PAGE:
Did the New York Times Fire Their Editor in Chief Over an Equal Pay Complaint?
Republicans have been blocking efforts to codify equal pay for equal work into law as well as bills to make it illegal to retaliate against employees who brings up gender based pay discrepancies. According to the GOP, such actions never really happen, unequal pay is never just based on the sex of the employee, and surely no one would ever be punished if she learned that there was in fact a pay gap and tried to see the issue addressed.
Tell that to Jill Abramson.
Abramson was the first female editor in chief for the New York Times, one of the most prestigious dailies in the nation. Now, she is unemployed and, according to most reports, her dismissal was related to her having the gall to ask for compensation equal to that of her male predecessor. “Several weeks ago, I’m told, Abramson discovered that her pay and her pension benefits as both executive editor and, before that, as managing editor were considerably less than the pay and pension benefits of Bill Keller, the male editor whom she replaced in both jobs,” writes the New Yorker’s Ken Auletta, who then says that the pay discrepancy was adjusted, but that it played into the belief that Abramson was “pushy” and “difficult to get along with.”
As Fivethirtyeight reports, there’s long been a standing pay gap in the news rooms, and that Abramson fell into it isn’t surprising. What is disturbing is how easily such a gap can remain since, when a woman complains, she can then be fired over other alleged personality conflicts that paint her as a bad boss or employee, rather than because she directly questioned the inequity of her compensation package. What originally can be seen by top execs as a powerful leader with a strong hand and a no-nonsense approach to a workplace is suddenly someone divisive, or not a team player, or a variety of unflattering descriptors that previously were assets but now become liabilities.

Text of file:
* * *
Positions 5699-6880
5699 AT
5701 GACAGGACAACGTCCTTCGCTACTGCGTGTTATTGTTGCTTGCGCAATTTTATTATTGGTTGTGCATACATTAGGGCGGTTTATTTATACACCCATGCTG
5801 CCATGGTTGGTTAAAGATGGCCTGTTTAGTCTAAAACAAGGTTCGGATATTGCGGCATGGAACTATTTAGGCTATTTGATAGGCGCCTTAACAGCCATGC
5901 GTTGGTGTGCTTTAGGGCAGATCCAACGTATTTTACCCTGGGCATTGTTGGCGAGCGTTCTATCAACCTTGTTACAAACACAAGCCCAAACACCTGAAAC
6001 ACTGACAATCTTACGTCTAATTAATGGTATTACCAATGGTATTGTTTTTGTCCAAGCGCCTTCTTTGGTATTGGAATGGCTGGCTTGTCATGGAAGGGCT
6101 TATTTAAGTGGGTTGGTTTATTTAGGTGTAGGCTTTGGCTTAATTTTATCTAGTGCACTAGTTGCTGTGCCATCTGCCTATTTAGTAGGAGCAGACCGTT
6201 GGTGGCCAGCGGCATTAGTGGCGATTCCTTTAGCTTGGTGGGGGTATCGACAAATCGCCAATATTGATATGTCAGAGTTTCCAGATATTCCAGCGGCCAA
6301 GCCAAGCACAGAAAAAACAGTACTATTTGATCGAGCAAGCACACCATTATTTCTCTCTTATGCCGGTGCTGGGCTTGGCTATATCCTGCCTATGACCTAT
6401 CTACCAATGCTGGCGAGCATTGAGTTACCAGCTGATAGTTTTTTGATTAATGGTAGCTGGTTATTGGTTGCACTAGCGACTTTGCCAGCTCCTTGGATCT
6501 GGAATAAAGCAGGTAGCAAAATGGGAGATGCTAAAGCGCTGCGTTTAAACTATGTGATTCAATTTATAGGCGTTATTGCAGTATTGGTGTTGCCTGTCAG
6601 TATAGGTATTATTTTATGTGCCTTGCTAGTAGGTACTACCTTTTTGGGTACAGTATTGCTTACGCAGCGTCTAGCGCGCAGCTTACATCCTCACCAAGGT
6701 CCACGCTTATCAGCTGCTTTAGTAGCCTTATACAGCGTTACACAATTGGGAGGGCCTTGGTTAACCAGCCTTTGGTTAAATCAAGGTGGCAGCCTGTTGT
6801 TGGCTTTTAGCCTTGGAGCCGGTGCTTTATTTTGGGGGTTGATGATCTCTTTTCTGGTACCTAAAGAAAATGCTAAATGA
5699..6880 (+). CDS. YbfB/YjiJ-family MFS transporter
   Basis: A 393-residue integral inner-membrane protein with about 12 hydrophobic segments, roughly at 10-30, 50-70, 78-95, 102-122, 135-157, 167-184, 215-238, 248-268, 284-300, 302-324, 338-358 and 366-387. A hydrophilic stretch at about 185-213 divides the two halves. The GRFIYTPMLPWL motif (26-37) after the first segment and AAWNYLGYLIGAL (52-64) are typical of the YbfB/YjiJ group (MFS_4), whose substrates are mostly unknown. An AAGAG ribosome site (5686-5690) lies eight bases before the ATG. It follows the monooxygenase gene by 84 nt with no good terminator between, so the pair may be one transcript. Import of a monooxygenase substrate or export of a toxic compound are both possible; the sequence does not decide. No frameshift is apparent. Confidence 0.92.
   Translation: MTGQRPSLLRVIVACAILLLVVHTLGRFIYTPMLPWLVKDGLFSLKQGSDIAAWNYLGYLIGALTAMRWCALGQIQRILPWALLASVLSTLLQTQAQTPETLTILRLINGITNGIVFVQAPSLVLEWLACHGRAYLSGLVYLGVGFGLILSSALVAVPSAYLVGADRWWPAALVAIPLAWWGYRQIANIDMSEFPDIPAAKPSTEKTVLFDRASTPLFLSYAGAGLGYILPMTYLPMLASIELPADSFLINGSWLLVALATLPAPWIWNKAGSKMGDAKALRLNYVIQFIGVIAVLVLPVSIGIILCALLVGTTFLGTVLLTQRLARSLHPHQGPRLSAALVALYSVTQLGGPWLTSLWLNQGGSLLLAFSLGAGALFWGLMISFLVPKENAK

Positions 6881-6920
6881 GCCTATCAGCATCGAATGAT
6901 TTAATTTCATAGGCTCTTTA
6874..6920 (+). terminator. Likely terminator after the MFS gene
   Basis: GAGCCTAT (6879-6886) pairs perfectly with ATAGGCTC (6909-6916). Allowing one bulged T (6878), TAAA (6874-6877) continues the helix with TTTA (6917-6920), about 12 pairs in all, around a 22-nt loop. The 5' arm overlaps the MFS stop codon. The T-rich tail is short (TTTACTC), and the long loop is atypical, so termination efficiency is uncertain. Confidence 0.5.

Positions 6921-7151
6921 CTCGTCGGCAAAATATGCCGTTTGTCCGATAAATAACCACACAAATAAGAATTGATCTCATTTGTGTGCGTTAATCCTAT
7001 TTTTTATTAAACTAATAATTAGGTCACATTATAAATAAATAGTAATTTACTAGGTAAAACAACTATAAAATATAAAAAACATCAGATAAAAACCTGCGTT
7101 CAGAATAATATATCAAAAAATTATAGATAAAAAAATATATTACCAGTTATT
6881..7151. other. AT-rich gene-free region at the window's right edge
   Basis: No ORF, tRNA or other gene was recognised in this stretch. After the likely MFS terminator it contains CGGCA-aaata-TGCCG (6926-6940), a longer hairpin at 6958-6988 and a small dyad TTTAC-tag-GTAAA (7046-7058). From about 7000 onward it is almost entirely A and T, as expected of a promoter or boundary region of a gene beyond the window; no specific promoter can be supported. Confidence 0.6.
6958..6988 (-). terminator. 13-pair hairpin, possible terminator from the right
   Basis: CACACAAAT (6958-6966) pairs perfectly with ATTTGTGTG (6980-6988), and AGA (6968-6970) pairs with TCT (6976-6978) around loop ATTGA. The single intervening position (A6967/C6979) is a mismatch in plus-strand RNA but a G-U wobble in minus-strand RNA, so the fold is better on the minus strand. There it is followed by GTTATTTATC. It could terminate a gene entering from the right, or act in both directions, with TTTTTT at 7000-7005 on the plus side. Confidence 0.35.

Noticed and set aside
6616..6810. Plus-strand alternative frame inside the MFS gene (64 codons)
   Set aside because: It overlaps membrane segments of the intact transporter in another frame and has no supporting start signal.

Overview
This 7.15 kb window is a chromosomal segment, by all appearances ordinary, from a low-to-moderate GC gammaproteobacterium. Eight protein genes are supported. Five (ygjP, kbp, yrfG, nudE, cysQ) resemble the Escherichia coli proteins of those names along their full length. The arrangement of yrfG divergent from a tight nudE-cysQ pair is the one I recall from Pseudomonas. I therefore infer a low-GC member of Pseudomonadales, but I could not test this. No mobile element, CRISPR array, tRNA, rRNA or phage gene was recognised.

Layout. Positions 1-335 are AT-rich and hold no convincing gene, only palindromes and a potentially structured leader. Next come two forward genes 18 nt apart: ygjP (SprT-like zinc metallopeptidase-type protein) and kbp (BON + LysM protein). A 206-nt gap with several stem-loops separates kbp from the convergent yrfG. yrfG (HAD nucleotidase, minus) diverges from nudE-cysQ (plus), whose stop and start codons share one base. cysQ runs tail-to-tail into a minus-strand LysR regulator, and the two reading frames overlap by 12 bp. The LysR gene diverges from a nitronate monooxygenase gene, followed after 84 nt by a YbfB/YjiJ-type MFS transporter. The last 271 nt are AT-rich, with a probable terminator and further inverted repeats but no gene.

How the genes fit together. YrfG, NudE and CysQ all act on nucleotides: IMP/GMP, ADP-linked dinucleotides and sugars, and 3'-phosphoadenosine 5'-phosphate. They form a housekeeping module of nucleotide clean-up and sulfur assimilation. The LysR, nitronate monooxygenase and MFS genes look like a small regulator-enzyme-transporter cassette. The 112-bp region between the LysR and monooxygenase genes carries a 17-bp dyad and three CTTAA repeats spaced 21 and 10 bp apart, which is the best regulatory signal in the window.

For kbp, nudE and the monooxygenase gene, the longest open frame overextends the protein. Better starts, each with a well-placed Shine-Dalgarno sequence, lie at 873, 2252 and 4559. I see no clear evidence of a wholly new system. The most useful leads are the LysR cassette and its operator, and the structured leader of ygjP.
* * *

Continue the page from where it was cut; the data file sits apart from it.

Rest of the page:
The narrative of the “pushy, hard to get along with” woman exec when it comes to Abramson’s dismissal solves two problems to those who continue to support gender inequity. It labels Abramson with a warning flag to ensure that other media companies who might hire her understand that she is a “problem” they would have to deal with (as well as reduce any compensation package at a new outlet, since they’ve labeled her as damaged goods) and it serves as a threat to others who might complain about their own pay gap that there is always a way to fire you, and that speaking out will ruin your career, too.
If there was any doubt that this was exactly the New York Times’s management’s intent, the way she was effectively marched from the office without any good bye, chance to talk to the staff, or even warning, makes it clear that this was an attempt to serve as a warning to others.
“Abramson’s firing was among the most harsh and humiliating I’ve ever seen play out in the media’s recent history,” wrote Rebecca Traister. “Within minutes of the editorial meeting at which the turnover was announced, Abramson’s name had been scrubbed from the masthead of the paper she’s run for the past two and a half years. A Times spokeswoman told Buzzfeed that Abramson would not be remaining with the paper in any professional capacity and would have no involvement in the transition of power. [Publisher and chairman Aurthur Sulzberger, Jr.] made no pretense that this was anything other than an unceremonious dump. When staffers reportedly expressed concern that Abramson’s firing would be a blow to women, he helpfully explained that that women in top management positions are just as likely to be fired as men in top management positions.”
This trend isn’t just a media thing, of course. In St. Louis, a trial over equal pay in the Anheuser-Busch brewing company has been playing out as Francine Katz, formerly the top female executive, is suing for millions in missing compensation. According to claims, she was making $1 million per year in her job for the corporation, just one quarter of what her male predecessor was earning in the same position. In retaliation, the Busch family is calling her “ungrateful,” as if she should be happy that she earned a big salary in the first place, even if it wasn’t equal.
If you remain silent, you earn less. If you speak out, you are blacklisted, and then earn less. This is why we need real pay equity laws. It simply will not change on its own.
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